Thursday, August 23, 2007

It's 2 AM. Do you know where your legislator is?

Capitol Dome With Clouds
According to our logs, they were still in Lansing. Hits in the middle of the night. 2:31 am. 3:33 am. And just now 4:57 am.

No MIRS, no Gongwer yesterday. Dave Eggert at the AP checked in 12:20, and the story was updated this morning to include the news that they were still there at 4:30 am.

Both the Democratic-led House and Republican-controlled Senate began swapping a slew of bills with spending guidelines for individual state departments for the budget year that starts Oct. 1. But bipartisan support was lacking as debate over bills rolled into early Thursday morning.

Senate Republicans approved 10 bills at spending levels about $163 million below Democratic Gov. Jennifer Granholm's recommendations. House Democrats, meanwhile, prepared separate bills that would spend more than the governor proposed, including doubling parts of her original 2.5 percent funding increase for public universities.

House providing funding, Senate shooting low (but not as low as they claim they need to shoot) and not a lot of details as of this morning. One interesting tidbit from the Detroit News-

Senate bills generally will call for spending less than Granholm has recommended for such departments as the State Police. House bills call for added spending on higher education.

Weren't the Republicans the ones running around with their hair on fire over prison reforms? And now they vote to cut the budget for the State Police? Very curious.

Craig DeRoche was obviously up way past his bedtime. There, there, Craig. It will be OK. Andy says so over the flip...

The Democrat-led House passed budget bills for K-12 schools late Wednesday. But final passage of bills for universities and community colleges stalled early Thursday, although the House remained in session as of 4:30 a.m.


During debate on the K-12 schools budget, House Minority Leader Craig DeRoche, R-Novi, proposed a tongue-in-cheek amendment to raise school funding by $1 trillion.

Sounds like someone needed some warm milk and a lullaby.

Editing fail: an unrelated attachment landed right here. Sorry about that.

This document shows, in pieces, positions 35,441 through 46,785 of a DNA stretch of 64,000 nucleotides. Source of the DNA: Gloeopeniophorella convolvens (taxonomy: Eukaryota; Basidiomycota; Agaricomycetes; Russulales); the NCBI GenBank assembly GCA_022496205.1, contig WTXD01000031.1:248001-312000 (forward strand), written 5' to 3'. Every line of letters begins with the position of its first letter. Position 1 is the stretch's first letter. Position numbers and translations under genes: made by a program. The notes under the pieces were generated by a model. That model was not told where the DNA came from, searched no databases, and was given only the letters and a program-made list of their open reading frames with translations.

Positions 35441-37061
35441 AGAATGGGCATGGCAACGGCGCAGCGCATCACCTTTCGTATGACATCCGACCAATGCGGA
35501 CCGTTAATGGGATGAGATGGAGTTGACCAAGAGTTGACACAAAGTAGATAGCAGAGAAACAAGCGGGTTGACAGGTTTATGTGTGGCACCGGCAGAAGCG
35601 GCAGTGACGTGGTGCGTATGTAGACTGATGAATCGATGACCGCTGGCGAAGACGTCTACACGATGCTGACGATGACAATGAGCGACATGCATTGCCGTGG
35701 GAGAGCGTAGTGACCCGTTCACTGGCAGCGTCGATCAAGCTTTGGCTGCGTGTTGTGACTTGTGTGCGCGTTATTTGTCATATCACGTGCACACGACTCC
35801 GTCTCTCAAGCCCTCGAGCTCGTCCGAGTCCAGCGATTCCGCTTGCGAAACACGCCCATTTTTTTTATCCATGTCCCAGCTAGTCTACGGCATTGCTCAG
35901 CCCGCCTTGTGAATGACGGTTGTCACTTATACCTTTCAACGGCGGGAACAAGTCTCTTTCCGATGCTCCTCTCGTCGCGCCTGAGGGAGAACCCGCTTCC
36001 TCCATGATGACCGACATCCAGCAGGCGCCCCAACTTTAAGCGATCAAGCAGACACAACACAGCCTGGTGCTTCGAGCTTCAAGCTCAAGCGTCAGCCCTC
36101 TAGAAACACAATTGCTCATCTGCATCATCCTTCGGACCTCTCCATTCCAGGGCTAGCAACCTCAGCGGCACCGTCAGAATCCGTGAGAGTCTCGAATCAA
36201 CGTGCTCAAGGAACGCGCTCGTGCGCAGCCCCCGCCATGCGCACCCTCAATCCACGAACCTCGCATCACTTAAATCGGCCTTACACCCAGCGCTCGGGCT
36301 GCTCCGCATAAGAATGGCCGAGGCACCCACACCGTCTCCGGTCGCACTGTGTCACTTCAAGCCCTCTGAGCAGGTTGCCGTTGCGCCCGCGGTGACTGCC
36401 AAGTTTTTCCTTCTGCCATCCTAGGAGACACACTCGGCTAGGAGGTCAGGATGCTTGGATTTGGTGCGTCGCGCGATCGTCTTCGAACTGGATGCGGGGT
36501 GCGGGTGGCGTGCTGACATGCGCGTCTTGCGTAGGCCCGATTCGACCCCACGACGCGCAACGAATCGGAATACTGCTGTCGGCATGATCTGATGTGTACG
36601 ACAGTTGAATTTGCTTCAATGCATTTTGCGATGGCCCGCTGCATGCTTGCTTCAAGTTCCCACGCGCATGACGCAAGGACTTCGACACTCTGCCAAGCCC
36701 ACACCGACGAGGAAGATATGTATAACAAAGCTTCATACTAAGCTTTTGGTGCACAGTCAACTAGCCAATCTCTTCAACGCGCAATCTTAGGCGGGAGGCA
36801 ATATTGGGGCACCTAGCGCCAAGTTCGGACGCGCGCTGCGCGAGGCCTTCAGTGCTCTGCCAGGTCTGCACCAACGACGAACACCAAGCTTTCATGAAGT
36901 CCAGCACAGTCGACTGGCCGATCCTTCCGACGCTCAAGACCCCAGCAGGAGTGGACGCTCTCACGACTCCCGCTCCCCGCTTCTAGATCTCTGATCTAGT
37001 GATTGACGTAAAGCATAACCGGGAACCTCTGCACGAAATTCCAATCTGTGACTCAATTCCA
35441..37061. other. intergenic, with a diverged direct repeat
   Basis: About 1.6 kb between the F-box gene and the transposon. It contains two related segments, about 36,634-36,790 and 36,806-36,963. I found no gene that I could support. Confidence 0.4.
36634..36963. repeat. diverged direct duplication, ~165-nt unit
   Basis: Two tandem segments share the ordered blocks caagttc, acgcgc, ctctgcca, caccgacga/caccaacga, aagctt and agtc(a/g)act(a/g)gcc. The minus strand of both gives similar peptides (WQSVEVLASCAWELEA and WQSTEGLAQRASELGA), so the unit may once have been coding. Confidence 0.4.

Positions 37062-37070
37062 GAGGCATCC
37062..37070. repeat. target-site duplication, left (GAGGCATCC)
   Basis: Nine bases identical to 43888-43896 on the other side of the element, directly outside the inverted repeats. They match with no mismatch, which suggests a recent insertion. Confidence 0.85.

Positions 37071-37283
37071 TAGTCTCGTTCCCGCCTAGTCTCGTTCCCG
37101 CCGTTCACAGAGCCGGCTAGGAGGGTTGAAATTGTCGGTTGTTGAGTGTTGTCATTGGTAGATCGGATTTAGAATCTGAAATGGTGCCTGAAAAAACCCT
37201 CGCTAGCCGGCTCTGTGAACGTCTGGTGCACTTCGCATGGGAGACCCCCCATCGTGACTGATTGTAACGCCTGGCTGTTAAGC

Dillon makes good on his promise to talk to the press.

"We still have to have the process where we get budgets moving back and forth so we're done by Sept. 30," Dillon said. "I'm very comfortable with this. I think we're saying this is ideally what we'd hope to do in this environment. But if we have a revenue shortage, we're going to have to look at paring some of them back."

Not so sure that middle of the night sessions are an ideal environment, but beggars can't be choosers. We wanted them to get to work - but we never expected them to try to do it all in one night.

The danger comes when they try to slip through things like this-

Senators also sparred over a GOP plan to privatize more of Michigan's foster care, adoption and juvenile justice systems and whether a new border crossing over the Detroit River should be public or private.

Turning over the kids to private profiteers is a potentially deadly move. Should we revisit what happened up at the Baldwin punk prison? Not only were there stories of abuse, the prison was not cost efficient.

Republicans have turned "privatization" into a windfall that benefits only their backers and gouges the taxpayer. The idea might have held promise at one time, but it is now just one more thing that the Bush Republicans have screwed up.

Word comes this morning that the lawmakers are headed back to Traverse City this weekend.


Dillon said he presented Bishop with a range of possible cuts and tax hikes to solve the budget problem. He wouldn't comment on a broadcast report that his proposals include an income tax increase from the current 3.9 percent to as much as 4.4 percent.

He described his proposals as "a menu of things" and said the two will continue to meet this weekend at a Traverse City meeting of more than 700 lawmakers from 11 Midwest states and three Canadian provinces.

The last trip up north has managed to land Michael Sak in the headlines almost every day for the past week in the Grand Rapids area. Better set a "two drink maximum" for lawmakers so we can avoid more embarrassing incidents, OK? OK.

More to come...